Prebop is not your father's preprocessor. In fact, you may not even think it's a preprocessor! Call it a "version configurer".
Instead of running every time you compile a file, like the C/C++ preprocessor, Prebop runs only when you tell it to.
Instead of creating an invisible intermediate file, Prebop writes a real file to the file system.
What's it for?
The primary use of Prebop is to maintain multiple versions of software from one source code base.
You can use a source code control system like CVS and accomplish the same objective with branch and merge, but what a collosal PITA! When your versions are multi-dimensional, e.g., your application runs on different versions of a framework and, in addition, has multiple versions (a trial version, a "pro" version, an "enterprise" version, etc.), plus for each of these there are released versions and beta versions, most source control systems are way cumbersome.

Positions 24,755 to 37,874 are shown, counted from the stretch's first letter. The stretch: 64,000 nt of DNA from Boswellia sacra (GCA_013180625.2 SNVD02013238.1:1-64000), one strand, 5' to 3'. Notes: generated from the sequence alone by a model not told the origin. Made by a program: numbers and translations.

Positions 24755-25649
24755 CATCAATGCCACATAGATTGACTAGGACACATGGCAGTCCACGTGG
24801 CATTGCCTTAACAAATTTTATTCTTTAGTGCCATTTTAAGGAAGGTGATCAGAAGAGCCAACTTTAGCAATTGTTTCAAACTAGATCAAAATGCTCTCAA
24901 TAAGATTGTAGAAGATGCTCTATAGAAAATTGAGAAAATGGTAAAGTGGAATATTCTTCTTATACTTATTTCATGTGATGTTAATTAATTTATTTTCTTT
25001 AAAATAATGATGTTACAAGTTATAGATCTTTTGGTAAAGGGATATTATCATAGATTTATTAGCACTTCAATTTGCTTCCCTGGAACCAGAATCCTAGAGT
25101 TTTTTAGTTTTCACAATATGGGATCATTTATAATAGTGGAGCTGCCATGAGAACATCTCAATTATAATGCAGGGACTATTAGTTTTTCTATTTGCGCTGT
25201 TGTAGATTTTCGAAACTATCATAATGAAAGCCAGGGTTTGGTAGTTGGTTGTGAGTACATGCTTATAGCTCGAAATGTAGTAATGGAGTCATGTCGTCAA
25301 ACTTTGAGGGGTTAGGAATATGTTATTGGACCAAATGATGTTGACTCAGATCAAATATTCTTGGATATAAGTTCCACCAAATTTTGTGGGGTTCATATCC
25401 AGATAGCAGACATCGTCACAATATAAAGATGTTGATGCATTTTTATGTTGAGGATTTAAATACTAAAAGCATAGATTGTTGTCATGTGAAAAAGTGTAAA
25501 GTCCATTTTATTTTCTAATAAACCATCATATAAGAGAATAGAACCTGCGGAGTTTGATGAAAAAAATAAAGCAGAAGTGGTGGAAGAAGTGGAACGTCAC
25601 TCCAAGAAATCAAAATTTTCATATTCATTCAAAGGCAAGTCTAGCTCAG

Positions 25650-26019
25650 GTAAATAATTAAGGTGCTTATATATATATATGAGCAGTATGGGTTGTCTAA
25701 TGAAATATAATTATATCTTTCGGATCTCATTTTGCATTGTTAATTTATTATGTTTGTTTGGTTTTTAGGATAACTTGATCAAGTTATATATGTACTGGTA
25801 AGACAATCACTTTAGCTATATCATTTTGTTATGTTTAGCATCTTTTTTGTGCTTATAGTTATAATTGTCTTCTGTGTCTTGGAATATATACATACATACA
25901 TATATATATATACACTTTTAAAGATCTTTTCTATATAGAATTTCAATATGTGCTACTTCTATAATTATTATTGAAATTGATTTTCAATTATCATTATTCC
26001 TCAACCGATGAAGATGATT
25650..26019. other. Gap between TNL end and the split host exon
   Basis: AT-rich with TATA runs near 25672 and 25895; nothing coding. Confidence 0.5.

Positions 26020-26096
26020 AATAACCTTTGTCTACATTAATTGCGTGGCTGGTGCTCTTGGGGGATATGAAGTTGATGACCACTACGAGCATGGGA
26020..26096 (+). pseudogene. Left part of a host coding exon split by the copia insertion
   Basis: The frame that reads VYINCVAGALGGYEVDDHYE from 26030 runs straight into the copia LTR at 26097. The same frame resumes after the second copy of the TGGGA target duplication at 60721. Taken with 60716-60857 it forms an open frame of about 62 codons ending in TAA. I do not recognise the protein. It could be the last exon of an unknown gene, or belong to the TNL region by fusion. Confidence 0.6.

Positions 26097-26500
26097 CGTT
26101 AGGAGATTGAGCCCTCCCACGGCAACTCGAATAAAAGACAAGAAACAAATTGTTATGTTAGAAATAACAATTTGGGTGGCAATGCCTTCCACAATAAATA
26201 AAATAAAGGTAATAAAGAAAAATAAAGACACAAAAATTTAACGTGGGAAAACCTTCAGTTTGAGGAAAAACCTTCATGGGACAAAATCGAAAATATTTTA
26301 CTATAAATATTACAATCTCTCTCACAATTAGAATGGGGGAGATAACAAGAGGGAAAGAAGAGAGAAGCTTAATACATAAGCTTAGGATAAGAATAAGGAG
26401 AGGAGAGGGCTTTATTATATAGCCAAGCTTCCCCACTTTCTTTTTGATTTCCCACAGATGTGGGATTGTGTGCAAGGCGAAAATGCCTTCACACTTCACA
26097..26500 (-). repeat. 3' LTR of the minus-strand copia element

On the other hand, many Java programmers are only too happy to be free of the C/C++ preprocessor, with its cryptic syntax and hard to understand conditional expansion. If you've ever wasted time trying to figure out the effect of a half-dozen levels of nested #IFDEFs, you know what I mean.
Click on this link to get more detail: http://prebop.sourceforge.net/
Posted on: October 7, 2010 If you enjoyed this post then why not add us on Google+? Add us to your Circles